History in Brief
Museum System Plans
The Museum staff has moved back to the Old Court House and is planning new exhibits in the galleries. We hope to have the exhibits designed, built, and installed by late 2006. We will also be working with The PRD Group of Fairfax, Virginia, on a study to look at alternatives for the future of the Museum System. Collections storage, added exhibit space, school and group programs, traveling exhibits, potential partnerships, and tourism are some of the aspects to be studied. Opportunities for public comment and participation will be part of the planning process.
Point of Honor and Bragassas’s Toy Store will continue to operate seven days per week with hours of 10–4 every day except Sunday, 12–4. Once we get closer to setting up the Old Court House exhibits, we will close Bragassa’s and return it to our generous friends and colleagues at the Lynchburg Historical Foundation, who have housed us during the Court House restoration.
Legacy Museum Extends Jim Crow Exhibit
“Deep in My Heart: The Rise of Jim Crow in Central Virginia, 1865–1954” will continue through mid-January, 2007 at the Legacy Museum of African American History.
The extension will allow more visitors, especially school groups, to see an unusual exhibit that has drawn strong responses from white and African American visitors of all ages.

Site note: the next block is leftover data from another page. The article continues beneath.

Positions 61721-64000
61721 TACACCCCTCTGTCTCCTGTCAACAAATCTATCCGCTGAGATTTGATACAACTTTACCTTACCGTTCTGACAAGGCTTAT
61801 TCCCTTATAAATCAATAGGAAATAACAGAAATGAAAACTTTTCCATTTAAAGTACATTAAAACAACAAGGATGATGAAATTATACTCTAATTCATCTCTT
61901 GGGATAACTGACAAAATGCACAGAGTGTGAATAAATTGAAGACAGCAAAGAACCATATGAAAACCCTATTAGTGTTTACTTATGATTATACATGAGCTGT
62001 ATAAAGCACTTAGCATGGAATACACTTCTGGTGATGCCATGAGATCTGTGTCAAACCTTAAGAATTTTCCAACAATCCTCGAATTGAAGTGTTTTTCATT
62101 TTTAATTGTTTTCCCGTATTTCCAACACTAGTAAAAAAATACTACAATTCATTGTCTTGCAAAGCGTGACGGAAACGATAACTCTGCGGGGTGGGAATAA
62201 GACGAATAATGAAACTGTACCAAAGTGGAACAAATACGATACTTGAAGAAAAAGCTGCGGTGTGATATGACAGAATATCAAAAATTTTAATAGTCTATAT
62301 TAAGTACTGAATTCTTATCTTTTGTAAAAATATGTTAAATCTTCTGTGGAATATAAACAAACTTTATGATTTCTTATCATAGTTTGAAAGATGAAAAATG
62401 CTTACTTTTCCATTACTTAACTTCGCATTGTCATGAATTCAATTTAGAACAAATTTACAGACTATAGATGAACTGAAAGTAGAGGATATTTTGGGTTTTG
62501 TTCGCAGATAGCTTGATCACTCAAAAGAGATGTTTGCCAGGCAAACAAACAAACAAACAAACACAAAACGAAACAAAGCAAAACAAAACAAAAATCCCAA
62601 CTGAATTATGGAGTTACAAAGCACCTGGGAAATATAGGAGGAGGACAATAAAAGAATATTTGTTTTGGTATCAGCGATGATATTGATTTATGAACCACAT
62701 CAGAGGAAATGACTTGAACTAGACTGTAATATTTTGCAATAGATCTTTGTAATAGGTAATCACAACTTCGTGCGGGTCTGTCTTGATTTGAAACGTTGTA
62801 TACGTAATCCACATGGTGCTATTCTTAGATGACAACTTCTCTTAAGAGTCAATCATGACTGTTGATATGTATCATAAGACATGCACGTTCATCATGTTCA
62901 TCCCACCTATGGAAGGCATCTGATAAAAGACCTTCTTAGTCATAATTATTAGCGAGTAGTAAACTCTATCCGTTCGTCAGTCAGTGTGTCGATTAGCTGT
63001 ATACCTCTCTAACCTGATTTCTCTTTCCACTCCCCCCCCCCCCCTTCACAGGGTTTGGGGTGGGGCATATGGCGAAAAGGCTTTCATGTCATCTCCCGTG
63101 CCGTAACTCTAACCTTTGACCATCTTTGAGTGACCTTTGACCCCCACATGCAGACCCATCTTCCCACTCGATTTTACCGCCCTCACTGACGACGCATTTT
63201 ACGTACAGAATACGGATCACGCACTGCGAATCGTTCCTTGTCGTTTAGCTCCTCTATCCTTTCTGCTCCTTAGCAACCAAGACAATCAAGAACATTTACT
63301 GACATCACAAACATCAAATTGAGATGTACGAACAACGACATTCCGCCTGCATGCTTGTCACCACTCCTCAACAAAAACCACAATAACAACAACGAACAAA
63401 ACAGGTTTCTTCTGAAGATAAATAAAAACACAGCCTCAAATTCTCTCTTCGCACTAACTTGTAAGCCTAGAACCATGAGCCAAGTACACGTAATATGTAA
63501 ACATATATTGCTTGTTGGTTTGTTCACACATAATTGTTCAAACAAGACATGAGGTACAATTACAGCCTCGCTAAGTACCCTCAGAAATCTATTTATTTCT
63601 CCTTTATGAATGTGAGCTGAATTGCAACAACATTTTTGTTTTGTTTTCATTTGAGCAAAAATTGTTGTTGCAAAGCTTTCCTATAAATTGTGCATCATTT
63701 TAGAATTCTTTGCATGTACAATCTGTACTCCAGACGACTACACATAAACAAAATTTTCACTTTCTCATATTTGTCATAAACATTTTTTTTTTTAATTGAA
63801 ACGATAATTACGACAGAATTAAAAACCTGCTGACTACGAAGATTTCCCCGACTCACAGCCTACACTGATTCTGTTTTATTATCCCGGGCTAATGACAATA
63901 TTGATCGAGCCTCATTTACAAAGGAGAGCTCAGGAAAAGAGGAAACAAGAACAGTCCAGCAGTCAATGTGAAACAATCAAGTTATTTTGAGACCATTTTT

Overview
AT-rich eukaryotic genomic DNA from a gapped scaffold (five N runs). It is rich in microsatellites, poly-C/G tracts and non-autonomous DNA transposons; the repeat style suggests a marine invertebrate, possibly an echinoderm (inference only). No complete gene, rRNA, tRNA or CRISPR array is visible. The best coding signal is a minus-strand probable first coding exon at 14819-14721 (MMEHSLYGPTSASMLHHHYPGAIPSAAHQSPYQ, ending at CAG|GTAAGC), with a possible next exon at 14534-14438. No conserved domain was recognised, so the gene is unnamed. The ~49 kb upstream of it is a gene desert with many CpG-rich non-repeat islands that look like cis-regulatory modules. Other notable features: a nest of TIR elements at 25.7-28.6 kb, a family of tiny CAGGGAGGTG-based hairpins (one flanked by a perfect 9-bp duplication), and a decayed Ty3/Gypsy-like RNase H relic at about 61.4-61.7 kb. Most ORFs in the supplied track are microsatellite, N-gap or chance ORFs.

Perhaps the strongest emotional responses have come from visitors now in their fifties and sixties, those who experienced Jim Crow directly. According to one, “Everyone needs to know their history. Just imagining the legal indignities and the dangers that so many citizens of our country were subjected to left me emotionally drained and with tears in my eyes. Things are much better now, but the effects of Jim Crow will be felt for many years, unfortunately.”
The Legacy Museum of African American History is located at 403 Monroe Street in Lynchburg, adjacent to the Old City Cemetery. Hours are Wednesday–Saturday 12–4; Sunday 2–4, and by appointment. For more information, call Cheryl Stallings, museum administrator, at 434 845-3455.
Point of Honor News
The foyer and stairwell painting was completed in early March by local artist Sonny Harlow. Homes of this era often had wallpaper or painting that mimicked ashlar (rough-hewn stone) and Sonny did a magnificent job of hand painting this pattern. Other historic homes where this technique was used include the White House of the Confederacy in Richmond and Boscobel, across the Hudson River from West Point, New York.
A lecture was held in the Bertha Green Webster Carriage House at Point of Honor in April. William N. Banks of Newnan, GA spoke about historic houses designed and built by Daniel Pratt. Mr. Banks is a regular contributor to Antiques magazine.
Sandusky Open for Season
Sandusky has reopened for the season, open house hours are from 1–5 pm on Sundays. Days and hours will be expanded in future months.
3rd Annual Lynchburg Civil War Days is set for June 17–18, 2006. The theme will be the Lynchburg homefront during wartime. Programs, live music, and a Civil War photography display will be featured.